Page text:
Civil society calls for fair framework for sharing of virus samples as well as vaccines

Civil society organisations backed the demand of developing countries at the WHA for the establishment of a fair and equitable virus-sharing framework. The following is the text of a statement endorsed by some civil society groups active on health matters and issued before the WHA met on 14 May.


'FAO must give priority to organic agriculture'
By Hira Jhamtani

An international conference on organic agriculture has called on the UN Food and Agriculture Organisation (FAO) to promote organic agriculture to tackle the pressing issue of food security.

Biofuels: The debate heats up
By Fidel Castro

In this follow-up piece to his earlier contribution to the biofuels debate (see TWR#200), President Fidel Castro of Cuba says that 'the fact that the subject is being discussed is already an important step forward.'


The growing abuse of transfer pricing by TNCs
By Kavaljit Singh

'Transfer pricing', a financial accounting device used by transnational corporations (TNCs) to rake huge financial benefits, has long been a major problem facing host countries. Kavaljit Singh discusses this phenomenon in the wake of the recent disclosure of resort to this practice by the pharmaceutical giant, GlaxoSmithKline.


Blair's decade
By Jeremy Seabrook

Jeremy Seabrook says that whatever dispute there may be about outgoing British premier Tony Blair's legacy, there can be no doubt as to what his bequest to the world of international affairs is: Iraq.

Behind Turkey's presidential battle
By Gamze Cavdar

The people of Turkey are headed for the polls as a result of the latest round in the longstanding fight between the ruling Justice and Development Party (better known by its Turkish initials, the AKP), a 'neo-Islamist' party, and its secularist detractors comprised of opposition parties and the 'deep state', a shadowy nexus of military and police officers and militants on the far right. In analysing this latest political crisis, Gamze Cavdar points out that this secular-Islamic dichotomy tends to obscure other key faultlines in Turkish politics, in respect of which there are no fundamental differences between these two political coalitions.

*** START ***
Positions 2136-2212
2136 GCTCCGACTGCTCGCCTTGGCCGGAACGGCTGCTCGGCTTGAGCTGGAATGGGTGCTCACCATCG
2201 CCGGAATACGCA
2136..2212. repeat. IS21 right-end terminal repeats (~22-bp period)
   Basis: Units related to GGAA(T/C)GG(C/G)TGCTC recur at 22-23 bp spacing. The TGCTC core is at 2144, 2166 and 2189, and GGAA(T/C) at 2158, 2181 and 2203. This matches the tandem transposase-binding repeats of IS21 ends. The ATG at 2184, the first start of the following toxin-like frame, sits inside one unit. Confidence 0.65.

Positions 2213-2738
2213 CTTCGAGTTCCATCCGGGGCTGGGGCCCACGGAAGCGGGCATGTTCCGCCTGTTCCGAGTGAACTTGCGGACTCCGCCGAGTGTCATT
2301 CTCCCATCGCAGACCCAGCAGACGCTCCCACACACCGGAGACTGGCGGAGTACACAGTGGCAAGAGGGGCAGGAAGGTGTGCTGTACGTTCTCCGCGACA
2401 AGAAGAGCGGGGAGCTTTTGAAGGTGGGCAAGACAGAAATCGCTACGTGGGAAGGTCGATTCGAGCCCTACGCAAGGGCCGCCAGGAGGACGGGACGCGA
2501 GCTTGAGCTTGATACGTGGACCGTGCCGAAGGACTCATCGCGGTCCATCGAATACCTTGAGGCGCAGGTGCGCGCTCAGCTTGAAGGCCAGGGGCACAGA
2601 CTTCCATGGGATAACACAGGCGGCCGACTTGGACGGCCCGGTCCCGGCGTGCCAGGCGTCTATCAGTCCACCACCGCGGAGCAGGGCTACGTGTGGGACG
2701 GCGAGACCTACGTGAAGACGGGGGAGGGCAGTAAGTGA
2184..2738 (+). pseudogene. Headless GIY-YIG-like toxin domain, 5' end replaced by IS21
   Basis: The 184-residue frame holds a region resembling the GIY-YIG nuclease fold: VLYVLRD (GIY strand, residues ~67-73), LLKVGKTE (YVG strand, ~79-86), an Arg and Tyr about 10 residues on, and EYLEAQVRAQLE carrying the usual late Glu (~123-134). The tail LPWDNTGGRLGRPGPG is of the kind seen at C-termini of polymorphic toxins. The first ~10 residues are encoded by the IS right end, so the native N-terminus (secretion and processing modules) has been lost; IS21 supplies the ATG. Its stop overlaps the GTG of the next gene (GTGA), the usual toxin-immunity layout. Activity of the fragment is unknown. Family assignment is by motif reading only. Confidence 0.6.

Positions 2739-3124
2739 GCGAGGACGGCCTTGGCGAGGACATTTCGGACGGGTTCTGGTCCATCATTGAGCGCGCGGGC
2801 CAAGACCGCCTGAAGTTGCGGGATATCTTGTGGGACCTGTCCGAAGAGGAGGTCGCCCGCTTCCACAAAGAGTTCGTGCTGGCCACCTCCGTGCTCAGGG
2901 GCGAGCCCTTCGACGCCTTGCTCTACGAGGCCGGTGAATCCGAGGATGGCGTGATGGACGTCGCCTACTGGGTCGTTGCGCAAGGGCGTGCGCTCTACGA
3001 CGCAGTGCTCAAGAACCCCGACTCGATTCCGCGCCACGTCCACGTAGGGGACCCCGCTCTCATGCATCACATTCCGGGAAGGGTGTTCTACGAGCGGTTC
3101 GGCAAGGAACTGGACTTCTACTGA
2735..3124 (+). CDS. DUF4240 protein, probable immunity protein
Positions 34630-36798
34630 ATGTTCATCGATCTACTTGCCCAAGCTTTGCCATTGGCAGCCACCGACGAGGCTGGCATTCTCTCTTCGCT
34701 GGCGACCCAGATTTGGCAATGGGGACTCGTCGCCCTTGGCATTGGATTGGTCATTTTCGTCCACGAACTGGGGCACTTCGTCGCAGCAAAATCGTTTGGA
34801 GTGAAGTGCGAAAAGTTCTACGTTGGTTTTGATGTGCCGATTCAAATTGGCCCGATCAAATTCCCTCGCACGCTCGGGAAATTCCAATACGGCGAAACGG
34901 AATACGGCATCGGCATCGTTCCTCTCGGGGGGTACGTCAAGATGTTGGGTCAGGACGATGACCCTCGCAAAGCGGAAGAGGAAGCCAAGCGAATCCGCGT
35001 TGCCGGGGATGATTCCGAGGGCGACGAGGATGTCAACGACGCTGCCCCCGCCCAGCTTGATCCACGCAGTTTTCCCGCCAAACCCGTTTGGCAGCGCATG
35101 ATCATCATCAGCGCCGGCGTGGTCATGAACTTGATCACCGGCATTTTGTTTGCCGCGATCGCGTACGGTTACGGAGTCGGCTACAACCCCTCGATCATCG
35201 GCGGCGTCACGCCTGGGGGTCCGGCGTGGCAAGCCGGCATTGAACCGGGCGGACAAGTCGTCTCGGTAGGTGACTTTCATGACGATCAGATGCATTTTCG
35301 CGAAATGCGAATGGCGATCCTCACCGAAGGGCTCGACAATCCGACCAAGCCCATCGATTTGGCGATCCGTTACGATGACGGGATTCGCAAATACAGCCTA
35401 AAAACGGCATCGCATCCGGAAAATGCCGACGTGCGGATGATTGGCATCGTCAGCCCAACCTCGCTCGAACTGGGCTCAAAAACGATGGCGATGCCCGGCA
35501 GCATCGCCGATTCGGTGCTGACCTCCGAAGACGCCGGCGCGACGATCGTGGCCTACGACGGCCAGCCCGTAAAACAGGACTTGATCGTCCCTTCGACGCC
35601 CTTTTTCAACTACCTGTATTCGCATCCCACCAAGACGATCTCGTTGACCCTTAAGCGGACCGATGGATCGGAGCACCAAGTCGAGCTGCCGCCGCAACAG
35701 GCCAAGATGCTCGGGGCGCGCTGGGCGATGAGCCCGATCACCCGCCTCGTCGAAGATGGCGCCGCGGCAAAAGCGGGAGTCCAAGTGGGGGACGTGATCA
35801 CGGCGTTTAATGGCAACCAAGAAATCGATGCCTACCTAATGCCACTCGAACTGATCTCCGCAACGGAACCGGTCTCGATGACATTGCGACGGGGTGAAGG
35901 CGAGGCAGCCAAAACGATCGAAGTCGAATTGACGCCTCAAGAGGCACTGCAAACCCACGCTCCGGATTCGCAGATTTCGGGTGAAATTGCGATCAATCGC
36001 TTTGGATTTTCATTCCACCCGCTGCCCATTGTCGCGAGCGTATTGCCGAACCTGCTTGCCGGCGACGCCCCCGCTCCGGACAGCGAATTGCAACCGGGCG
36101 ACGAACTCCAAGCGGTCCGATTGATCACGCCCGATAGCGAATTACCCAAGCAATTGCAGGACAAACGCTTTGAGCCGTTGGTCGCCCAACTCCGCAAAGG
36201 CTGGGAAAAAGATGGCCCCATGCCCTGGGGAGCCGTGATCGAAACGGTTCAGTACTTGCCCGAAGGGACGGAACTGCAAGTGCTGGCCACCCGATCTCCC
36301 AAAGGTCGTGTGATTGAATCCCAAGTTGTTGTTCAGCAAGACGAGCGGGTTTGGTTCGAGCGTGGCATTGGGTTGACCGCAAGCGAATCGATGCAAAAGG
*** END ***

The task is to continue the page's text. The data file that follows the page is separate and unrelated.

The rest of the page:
Bombs over Cambodia
By Taylor Owen & Ben Kiernan

Aerial bombing is likely to play a key role in the US war in Iraq and Afghanistan, especially as the US seeks to replace its own ground troops with local government forces. In this respect, the US air war against Cambodia between 1965 and 1973 may offer some important lessons, say Taylor Owen and Ben Kiernan as they revisit, in the light of new information, the brutal US war against that country.


Women victims of 1965 speak out
By Carmel Budiardjo

A new book published in Indonesia has at last given voice to the women victims of Suharto's bloody drive to power in 1965, when the Indonesian army under his command and its supporters launched their wave of repression against all opposition groups and dissidents in the guise of crushing a so-called 'communist' coup. Carmel Budiardjo, herself a victim of the Suharto regime, discusses this important new publication.